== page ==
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SpaceX's Dragon at the ISS  (Source:
Dragon is expected to return near the end of October

SpaceX is about to take another historical step for the private sector: its Dragon capsule will carry a load of supplies to the International Space Station (ISS) on its first official mission.

SpaceX's Dragon made its first trip to the ISS back in May of this year as a test run. All went well, with the Dragon successfully docking at the ISS and then splashing down into the Pacific Ocean.

Thanks to that successful run, SpaceX can now move forward with its very first official mission. The Dragon capsule will carry 1,000 pounds of supplies to the ISS on October 7, and plans to reach the orbiting station on October 10.

Dragon will then spend a few weeks connected to the ISS while astronauts unload the supplies. They will then reload the Dragon with another 734 pounds of scientific supplies and 504 pounds of space station hardware to return to Earth. The plan is to send Dragon home near the end of October.

SpaceX currently has a $1.6 billion contract with NASA for 12 unmanned flights to the ISS.

Throughout 2011, NASA retired its remaining three shuttles in its space shuttle fleet: Discovery, Endeavour and Atlantis. By July 2011, all three had completed their final missions and ended an era of American space flight to the ISS. American astronauts were then forced to depend on the Russian Soyuz rockets to take supplies to the ISS, but increasing costs for a seat on these rockets pushed the U.S. to find another route.

NASA looked to the private sector to fill its shoes, and SpaceX was a superb candidate with its Dragon capsule and Falcon 9 rocket. SpaceX showed the world what the private space sector was made of in May 2012 when the Dragon made a successful maiden flight to the ISS.


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$1.6B for 12 trips
By chmilz on 9/21/2012 9:15:49 PM , Rating: 0
$133M a pop. Doesn't Russia do it for $60M?

I understand we should be supporting the growth of private space industry, but shouldn't NASA be awarding contracts with some cost savings in mind?

RE: $1.6B for 12 trips
By Real_Time on 9/21/2012 9:33:25 PM , Rating: 5
$133M a pop. Doesn't Russia do it for $60M?

Russia will fly missions for $60M per person. Payloads are extra.

RE: $1.6B for 12 trips
By starcrusade on 9/22/2012 12:52:34 AM , Rating: 2
Just to elaborate, NASA lists the $60M as one astronaut with 110lb of baggage. The dragon capsule will take up to 7 astronauts, that's 19M each and I'm guessing they get to take a lot more weight with them.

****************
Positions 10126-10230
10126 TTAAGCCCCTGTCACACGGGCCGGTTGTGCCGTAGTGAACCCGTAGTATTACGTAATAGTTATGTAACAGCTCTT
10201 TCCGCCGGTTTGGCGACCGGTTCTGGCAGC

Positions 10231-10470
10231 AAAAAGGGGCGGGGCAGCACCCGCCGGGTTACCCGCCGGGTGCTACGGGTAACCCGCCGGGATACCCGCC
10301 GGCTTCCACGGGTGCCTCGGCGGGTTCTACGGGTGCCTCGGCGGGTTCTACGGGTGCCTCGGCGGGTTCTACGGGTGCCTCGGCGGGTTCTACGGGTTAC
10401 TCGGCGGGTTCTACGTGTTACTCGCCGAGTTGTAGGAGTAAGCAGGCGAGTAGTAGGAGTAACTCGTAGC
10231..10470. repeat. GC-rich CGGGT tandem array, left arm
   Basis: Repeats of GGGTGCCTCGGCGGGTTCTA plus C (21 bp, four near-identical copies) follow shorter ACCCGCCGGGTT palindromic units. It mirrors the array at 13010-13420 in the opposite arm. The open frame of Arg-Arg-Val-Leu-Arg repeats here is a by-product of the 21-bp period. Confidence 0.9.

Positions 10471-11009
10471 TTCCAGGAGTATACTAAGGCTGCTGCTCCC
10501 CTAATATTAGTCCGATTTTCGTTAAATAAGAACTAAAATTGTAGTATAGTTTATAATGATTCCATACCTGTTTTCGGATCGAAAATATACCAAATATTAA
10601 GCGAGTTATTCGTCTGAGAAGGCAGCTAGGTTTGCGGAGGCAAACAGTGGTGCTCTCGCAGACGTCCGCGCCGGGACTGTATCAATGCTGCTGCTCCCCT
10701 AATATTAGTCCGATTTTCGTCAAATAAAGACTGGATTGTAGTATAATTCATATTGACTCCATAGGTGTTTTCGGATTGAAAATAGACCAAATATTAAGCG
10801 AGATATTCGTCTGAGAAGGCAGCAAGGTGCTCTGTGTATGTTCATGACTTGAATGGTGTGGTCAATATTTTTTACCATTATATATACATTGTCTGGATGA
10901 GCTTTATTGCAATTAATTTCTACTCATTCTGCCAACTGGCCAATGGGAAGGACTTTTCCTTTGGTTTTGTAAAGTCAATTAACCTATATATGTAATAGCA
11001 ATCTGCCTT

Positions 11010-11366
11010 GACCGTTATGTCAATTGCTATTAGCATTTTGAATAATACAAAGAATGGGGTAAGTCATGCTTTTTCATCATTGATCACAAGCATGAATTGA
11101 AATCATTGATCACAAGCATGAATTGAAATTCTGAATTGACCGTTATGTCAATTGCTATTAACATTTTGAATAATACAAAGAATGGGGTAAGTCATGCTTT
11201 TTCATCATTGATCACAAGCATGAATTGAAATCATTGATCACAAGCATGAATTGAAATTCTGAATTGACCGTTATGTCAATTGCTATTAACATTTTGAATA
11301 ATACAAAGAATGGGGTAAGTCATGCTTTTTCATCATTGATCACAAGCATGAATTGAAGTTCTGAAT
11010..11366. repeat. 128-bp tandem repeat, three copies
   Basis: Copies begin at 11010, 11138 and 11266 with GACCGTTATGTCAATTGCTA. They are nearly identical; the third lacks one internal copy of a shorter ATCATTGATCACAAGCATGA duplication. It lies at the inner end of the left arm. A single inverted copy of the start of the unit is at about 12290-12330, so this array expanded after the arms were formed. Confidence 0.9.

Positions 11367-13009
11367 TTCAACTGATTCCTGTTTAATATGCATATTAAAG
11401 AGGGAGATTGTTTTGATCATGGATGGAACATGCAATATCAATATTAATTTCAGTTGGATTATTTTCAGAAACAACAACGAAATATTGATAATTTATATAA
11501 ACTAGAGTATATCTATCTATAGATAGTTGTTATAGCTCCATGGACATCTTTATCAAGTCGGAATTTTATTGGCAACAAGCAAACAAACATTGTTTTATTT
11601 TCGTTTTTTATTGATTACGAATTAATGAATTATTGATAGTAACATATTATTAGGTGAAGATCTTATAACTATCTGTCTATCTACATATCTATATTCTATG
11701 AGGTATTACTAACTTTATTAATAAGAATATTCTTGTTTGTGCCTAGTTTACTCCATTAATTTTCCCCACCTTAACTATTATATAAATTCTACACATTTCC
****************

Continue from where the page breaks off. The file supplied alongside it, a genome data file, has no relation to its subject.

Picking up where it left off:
RE: $1.6B for 12 trips
By wwwcd on 9/22/2012 3:51:45 AM , Rating: 1
Yes but Soyuz carried triple and more other loads, and Russia through robotic ship "Progress" made ??supporting with supplies that are prohibitive for American ratty fly :D

RE: $1.6B for 12 trips
By funguseater on 9/22/2012 6:26:40 PM , Rating: 4
Yeah but with recent Russian space failures you couldn't pay me to sit on a Russian bomb/rocket.

RE: $1.6B for 12 trips
By aurareturn on 9/21/2012 10:33:48 PM , Rating: 3
NASA is part of the government. So how much does the Government really save by sending $60 million to Russia whenever they need to go to space? At least the $133 million are mostly staying here.

RE: $1.6B for 12 trips
By martin5000 on 9/23/12, Rating: 0
RE: $1.6B for 12 trips
By martin5000 on 9/23/2012 1:58:28 PM , Rating: 2
Just to expand; If you start penalising foreign companies, then foreign governments will do the same to you, and everyone is worse off.

RE: $1.6B for 12 trips
By Flunk on 9/24/2012 11:56:58 AM , Rating: 2
When was the last time you heard Obama evangelizing a totally "free market" economy?

RE: $1.6B for 12 trips
By martin5000 on 9/25/2012 6:57:30 AM , Rating: 2
Don't care about Obama.

Point is the free-er the market the better, right?

Americans hate socialism, except when they are the ones to benefit from it (hence massive national debt).

RE: $1.6B for 12 trips
By Solandri on 9/23/2012 4:55:34 AM , Rating: 2
Assuming the wikipedia page is correct: